Another attempt to pull free a Bahamas-flagged luxury cruise ship carrying 206 people that ran aground in the worlds northernmost national park in Greenland has failed after trying to use the high tide, authorities said.
It was the third attempt to free the MV Ocean Explorer. Earlier this week, the cruise ship made two failed attempts to float free on its own during high tide.
The cruise ship ran aground above the Arctic Circle on Monday in Alpefjord, which is in Northeast Greenland National Park. The park encompasses almost as much land as France and Spain combined, and about 80% is permanently covered by an ice sheet. Alpefjord sits about 150 miles away from the closest settlement, Ittoqqortoormiit, which itself is nearly 870 miles from the countrys capital, Nuuk.
The Greenland Nature Institutes fisheries research vessel Tarajoq attempted to pull the Ocean Explorer free at high tide Wednesday morning.
Unfortunately, the attempt was not successful, said the Danish Joint Arctic Command, which was coordinating the operation to free the cruise ship.
In a statement, the Arctic Commands first priority was to have its larger inspection vessel, the Knud Rasmussen, reach the site, saying the ship was expected Friday in the evening as it had to slow down a bit on its way because of the weather.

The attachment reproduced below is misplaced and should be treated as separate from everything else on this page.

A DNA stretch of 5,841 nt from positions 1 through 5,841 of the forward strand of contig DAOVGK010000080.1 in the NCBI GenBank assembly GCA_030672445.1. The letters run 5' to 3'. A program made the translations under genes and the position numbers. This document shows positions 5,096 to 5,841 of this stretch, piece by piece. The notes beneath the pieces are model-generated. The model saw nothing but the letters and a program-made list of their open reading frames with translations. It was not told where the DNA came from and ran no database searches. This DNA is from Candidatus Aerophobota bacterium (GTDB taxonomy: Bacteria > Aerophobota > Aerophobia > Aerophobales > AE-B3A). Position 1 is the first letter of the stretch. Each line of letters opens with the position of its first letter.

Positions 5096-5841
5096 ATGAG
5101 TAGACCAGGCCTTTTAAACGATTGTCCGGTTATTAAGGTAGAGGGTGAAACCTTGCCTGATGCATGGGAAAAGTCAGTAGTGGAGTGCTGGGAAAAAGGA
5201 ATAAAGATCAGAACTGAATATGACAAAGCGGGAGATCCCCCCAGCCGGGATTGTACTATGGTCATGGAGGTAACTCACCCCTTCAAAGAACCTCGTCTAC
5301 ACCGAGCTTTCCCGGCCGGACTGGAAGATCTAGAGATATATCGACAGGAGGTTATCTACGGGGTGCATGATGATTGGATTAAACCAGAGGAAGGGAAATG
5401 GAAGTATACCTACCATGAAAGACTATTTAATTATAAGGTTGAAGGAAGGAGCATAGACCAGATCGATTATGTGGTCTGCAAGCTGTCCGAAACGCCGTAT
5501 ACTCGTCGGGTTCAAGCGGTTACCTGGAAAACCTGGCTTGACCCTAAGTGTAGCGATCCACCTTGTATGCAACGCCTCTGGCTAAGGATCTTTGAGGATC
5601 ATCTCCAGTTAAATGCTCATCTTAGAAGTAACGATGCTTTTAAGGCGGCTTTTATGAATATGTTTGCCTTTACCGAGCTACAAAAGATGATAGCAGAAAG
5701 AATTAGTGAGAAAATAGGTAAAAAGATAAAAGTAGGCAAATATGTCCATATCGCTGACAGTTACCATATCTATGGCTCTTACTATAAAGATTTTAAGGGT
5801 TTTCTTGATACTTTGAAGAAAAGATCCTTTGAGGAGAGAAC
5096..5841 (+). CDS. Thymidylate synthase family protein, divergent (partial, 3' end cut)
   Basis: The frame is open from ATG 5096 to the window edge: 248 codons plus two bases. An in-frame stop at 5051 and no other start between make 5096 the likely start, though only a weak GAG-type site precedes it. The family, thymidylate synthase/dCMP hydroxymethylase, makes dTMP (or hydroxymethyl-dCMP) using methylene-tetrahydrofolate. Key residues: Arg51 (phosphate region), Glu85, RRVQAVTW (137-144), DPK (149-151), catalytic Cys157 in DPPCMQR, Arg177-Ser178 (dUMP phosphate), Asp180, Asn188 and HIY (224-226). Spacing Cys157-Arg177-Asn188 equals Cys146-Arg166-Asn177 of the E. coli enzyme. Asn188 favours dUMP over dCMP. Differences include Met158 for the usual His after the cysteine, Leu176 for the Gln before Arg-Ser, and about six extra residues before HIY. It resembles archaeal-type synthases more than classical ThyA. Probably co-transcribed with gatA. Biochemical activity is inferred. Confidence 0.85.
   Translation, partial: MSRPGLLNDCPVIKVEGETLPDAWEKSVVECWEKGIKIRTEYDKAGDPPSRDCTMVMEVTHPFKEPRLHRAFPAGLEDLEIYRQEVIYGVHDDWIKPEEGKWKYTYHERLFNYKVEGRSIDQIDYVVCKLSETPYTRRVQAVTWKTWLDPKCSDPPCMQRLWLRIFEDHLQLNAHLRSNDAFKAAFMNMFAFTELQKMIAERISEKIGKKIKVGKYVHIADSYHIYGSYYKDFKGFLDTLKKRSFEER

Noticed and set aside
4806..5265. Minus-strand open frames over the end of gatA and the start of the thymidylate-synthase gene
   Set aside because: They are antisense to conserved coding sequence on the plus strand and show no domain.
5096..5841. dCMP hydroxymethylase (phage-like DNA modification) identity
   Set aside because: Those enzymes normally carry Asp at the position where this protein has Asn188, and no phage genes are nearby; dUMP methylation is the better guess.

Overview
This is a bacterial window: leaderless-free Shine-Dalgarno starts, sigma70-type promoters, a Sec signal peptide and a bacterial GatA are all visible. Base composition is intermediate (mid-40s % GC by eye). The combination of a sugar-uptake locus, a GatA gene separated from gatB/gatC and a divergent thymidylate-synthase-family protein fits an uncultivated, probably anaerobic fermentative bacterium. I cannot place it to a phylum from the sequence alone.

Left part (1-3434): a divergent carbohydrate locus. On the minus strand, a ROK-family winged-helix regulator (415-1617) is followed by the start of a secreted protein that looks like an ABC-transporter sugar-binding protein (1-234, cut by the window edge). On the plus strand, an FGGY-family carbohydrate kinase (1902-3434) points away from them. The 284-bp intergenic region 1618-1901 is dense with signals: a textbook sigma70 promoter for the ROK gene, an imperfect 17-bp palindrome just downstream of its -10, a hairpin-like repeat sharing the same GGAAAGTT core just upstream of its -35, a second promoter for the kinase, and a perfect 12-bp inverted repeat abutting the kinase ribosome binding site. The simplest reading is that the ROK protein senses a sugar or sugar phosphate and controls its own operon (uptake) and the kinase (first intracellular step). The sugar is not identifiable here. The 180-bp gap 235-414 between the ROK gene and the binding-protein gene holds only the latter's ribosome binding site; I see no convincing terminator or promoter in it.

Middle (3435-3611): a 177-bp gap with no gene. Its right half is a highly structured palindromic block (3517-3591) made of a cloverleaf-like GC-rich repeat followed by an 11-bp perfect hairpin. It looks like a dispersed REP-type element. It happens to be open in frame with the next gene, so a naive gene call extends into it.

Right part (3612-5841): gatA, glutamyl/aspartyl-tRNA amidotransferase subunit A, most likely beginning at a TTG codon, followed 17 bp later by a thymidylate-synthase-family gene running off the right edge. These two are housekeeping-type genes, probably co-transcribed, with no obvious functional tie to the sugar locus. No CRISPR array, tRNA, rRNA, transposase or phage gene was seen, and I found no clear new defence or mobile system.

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The cruise ship is operated by Australia-based Aurora Expeditions and has passengers from Australia, New Zealand, South Korea, Britain and the U.S. It has an inverted bow, shaped like the one on a submarine. It has 77 cabins, 151 passenger beds and 99 beds for crew, and several restaurants.
The Sydney Morning Herald quoted a retired Australian couple, Steven Fraser and Gina Hill, as saying there were a lot of wealthy older people on board.
Everyones in good spirits. Its a little bit frustrating, but we are in a beautiful part of the world,” Fraser told the paper.
We do have a couple of cases of COVID, but theres a doctor on board, he said, adding that he himself had come down with COVID-19 on the ship.
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The Arctic Command earlier had said there were other ships in the vicinity of the stranded cruise liner. So are members of the Sirius Dog Sled Patrol, a Danish naval unit that conducts long-range reconnaissance and enforces Danish sovereignty in the Arctic wilderness. The latter visited the ship Tuesday and reported that everyone on board was fine and no damage to the vessel had been reported.
Greenland newspaper Sermitsiaq said that police in Greenland were investigating why the ship ran aground and whether any laws had been violated. So far, no one has been charged or arrested. According to the daily, citing a police statement, an officer had been on board the cruise ship to carry out initial investigative steps, which, among other things, involve questioning the crew and other relevant persons on board.
The primary mission of the Joint Arctic Command is to ensure Danish sovereignty by monitoring the area around the Faeroe Islands and Greenland, including the Arctic Ocean in the north. Greenland is a semi-independent territory that is part of the Danish realm, as are the Faeroe Islands.